Autumn starts almost hesitantly in Scotland. You cannot base its arrival on the beginning of the school year, for that is in August. You must scrutinize leaves all around town, noting the faint appearance of reds in a few. I would say that it is an early Autumn here compared what I’m used to, but mostly, it is a short one. The trees never seem to coordinate with one another and as one is reaching the early stages of colour, the next will have shed its coat entirely. One sure indicator, however, is the blackberries. Once they have ripened, you’ll be sure to smell the sweet decaying leaves and moist earth as nature tucks itself in for the winter.
During a study break today, I noticed that rain stopped and the sun was shining! Remembering the almost ripe berries I walked past last weekend, I decided that it was time to get outside. While I was afraid that I would be a few days late I was actually a few days before peak, with plenty more berries to ripen. For the past 3 blackberry harvests since moving here, I have made blackberry pie. Its such a delicious treat that for us acknowledges the end of Summer, that its hard to deviate from the growing tradition. Still, I have been thinking about trying out making jams…and if I have time, you’ll see the results! [ETA: Here’s the jam I made]
I don’t have a decent shot of the blackberries on the vine since it was amazingly windy when my hands were clean enough to handle the camera. One thing I love about picking blackberries- or actually, playing! – anywhere in Scotland, is that there is no poison ivy to worry about. I always find myself cautious when thinking about stepping further into the bushes for a better reach, only to remember with relief that there’s no poison ivy in the whole country!
I also spotted some rose-hips that I hadn’t noticed when picking blackberries last year and have some ideas in the works for when they’re ripe!
One food that I think of without fail every fall, is acorns. In my parents’ house the whole front yard is carpeted in them and by the end of October, every step is accompanied by the dried crunching of the nuts underfoot. I have memories of my mom making acorn bread, and roast-acorn “coffee”…and when picking blackberries I found I was distracted by the desire to harvest acorns as well. Unfortunately, I can’t think of any oak trees in this town, let alone several. This weekend we’re planning on driving a bit north to check out some Historic Scotland sites, so I’ll keep my eyes open for a possible return trip later in the season.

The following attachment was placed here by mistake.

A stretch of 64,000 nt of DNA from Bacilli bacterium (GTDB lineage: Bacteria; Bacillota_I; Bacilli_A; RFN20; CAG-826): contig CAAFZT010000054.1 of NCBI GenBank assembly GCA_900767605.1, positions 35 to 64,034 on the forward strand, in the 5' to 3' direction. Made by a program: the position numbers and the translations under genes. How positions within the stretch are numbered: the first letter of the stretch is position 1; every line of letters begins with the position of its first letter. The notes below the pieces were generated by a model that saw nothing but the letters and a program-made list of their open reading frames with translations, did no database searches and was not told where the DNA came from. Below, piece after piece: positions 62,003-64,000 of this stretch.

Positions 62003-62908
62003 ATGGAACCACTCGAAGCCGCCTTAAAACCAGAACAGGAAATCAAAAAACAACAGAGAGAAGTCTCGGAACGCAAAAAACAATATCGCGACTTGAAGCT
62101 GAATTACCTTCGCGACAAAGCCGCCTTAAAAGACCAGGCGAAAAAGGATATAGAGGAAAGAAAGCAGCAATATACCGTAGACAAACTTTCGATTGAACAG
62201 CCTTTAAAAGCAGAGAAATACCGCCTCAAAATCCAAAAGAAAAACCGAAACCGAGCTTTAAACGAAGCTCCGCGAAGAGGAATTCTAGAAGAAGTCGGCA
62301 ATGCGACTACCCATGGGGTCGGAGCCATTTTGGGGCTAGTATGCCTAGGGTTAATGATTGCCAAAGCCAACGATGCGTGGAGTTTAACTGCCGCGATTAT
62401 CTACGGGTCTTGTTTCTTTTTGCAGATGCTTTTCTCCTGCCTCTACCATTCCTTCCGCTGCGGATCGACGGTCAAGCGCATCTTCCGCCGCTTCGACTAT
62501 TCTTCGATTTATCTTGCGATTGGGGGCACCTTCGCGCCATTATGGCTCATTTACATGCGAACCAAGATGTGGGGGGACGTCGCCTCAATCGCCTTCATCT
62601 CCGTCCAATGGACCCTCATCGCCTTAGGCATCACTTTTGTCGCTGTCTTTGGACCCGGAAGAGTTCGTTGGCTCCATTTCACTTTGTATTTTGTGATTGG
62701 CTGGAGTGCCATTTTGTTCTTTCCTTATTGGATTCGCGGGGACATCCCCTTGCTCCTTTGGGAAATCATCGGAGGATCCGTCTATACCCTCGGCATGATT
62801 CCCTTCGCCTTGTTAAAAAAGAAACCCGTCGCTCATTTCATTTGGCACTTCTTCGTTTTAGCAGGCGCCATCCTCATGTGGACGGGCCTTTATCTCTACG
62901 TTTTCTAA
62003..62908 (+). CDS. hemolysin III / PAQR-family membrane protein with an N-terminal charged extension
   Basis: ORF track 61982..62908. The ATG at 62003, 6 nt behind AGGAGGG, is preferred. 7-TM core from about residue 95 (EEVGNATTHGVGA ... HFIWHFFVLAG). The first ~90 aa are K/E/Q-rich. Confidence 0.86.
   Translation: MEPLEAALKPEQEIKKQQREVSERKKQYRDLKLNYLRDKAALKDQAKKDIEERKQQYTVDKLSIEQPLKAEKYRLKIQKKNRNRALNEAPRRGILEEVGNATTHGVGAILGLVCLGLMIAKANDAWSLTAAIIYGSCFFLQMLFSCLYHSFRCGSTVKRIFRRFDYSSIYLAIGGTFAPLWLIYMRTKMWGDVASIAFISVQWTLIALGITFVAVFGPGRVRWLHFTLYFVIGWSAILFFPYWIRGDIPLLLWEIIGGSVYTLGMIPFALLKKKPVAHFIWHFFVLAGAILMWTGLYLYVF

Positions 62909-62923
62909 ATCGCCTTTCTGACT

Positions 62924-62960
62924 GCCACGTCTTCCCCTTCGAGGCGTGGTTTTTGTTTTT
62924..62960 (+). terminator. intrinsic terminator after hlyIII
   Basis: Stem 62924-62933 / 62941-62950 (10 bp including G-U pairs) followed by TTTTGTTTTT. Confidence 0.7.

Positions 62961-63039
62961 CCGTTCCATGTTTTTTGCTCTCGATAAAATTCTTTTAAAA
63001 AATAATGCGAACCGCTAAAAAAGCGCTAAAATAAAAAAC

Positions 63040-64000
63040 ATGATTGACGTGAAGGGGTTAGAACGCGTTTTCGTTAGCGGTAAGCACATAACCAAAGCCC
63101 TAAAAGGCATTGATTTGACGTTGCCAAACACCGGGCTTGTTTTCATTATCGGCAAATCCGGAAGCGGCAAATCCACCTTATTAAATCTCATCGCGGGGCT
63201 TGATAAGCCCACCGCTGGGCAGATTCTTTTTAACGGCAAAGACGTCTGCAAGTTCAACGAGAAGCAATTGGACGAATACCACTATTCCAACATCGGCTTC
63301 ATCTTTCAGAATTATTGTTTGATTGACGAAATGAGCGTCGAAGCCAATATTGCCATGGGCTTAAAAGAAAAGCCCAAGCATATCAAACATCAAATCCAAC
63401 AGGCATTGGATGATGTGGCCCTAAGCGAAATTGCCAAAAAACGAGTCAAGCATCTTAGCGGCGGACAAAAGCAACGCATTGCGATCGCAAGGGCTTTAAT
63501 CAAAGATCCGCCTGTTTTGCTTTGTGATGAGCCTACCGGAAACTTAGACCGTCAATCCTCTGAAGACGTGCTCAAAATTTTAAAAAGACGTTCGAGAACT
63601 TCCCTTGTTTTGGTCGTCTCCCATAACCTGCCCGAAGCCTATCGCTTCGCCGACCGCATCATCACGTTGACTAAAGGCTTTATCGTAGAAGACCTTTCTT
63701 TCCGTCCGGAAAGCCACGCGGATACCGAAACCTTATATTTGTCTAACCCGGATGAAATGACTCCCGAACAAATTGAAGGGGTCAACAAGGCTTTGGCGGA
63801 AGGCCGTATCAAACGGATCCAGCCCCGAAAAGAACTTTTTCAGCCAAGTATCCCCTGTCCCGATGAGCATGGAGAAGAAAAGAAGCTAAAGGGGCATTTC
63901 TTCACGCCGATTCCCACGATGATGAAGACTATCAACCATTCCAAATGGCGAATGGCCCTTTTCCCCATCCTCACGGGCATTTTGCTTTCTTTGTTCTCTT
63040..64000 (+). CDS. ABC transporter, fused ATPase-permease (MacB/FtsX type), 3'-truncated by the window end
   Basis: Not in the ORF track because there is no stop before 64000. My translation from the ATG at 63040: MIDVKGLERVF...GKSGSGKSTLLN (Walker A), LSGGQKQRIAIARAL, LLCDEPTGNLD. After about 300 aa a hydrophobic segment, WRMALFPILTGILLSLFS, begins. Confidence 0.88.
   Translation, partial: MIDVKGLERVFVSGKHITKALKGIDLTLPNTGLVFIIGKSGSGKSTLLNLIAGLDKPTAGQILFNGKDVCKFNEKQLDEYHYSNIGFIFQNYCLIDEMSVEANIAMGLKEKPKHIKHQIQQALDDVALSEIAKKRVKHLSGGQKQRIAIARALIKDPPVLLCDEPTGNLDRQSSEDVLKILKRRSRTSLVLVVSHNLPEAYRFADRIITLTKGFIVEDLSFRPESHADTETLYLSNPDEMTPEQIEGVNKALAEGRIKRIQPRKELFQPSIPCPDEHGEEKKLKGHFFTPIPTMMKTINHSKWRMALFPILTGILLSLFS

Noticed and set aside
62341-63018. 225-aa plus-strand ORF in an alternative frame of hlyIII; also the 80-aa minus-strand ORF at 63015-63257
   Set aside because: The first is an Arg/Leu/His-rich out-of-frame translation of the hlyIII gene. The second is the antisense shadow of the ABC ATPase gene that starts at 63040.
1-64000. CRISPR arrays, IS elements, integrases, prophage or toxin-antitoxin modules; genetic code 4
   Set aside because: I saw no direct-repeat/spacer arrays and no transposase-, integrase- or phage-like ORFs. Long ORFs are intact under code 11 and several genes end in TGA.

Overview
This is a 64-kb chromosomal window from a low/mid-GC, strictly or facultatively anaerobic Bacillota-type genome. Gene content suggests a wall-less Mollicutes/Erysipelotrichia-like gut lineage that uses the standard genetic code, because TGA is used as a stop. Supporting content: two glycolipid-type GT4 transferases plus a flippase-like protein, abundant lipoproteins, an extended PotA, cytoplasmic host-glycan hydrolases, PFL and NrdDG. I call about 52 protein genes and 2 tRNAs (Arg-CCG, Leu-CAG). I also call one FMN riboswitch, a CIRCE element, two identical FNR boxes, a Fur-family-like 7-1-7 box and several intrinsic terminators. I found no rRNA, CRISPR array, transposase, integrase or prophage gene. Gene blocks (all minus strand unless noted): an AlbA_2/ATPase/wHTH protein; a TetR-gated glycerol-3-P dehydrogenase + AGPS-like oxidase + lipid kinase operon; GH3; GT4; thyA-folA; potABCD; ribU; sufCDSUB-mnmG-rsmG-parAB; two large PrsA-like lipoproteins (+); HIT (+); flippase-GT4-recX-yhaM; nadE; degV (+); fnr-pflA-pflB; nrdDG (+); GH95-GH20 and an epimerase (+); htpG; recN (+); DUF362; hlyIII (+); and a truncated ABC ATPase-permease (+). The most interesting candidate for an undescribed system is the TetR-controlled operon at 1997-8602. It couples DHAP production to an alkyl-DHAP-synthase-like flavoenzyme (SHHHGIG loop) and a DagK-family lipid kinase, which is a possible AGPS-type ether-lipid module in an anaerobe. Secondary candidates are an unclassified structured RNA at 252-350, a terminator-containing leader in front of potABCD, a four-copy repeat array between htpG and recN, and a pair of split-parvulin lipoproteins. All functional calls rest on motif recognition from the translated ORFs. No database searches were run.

While my mom is excellent at finding edibles in the U.S. (literally, the whole country- she’s well travelled) and she’s taught me basic PA foods, I’ve been timid about checking out Britain’s foods, since I can’t bring them to her for inspection. My fall stock-piling instincts are strong this week and I’ve decided to get more into it here. Playing around online I found some interesting websites for food in Britain.
Finally, an enthusiastic attempt at making vegetable kimchi which yielded mediocre pickled plants. I haven’t been able to get my hands on any bok choy locally, and decided to try out the recipe before I found it and wasted it. Instead, I used garden vegetables -broccoli, cucumber and cabbage…along with purchased carrots. I should have ground some of the chilli flakes up to give a deeper colour, and used more seasoning paste (ginger, garlic, oil, red pepper flakes, sesame seeds) and the end result, after fermenting for several days, just ended up tasting like ‘vinegary’ veggies that left a pleasing hot tingle on the lips. By the way, the cucumber turned out disgusting- too soft. For now, its not too bad eating it with some rice, and other flavours, but it is no where near as good as regular kimchi where I’m tempted to eat the whole jar at once!
Since I’ve started to include my non-textile based creations, I think I should probably change the blog tagline…So a change may be in the works!
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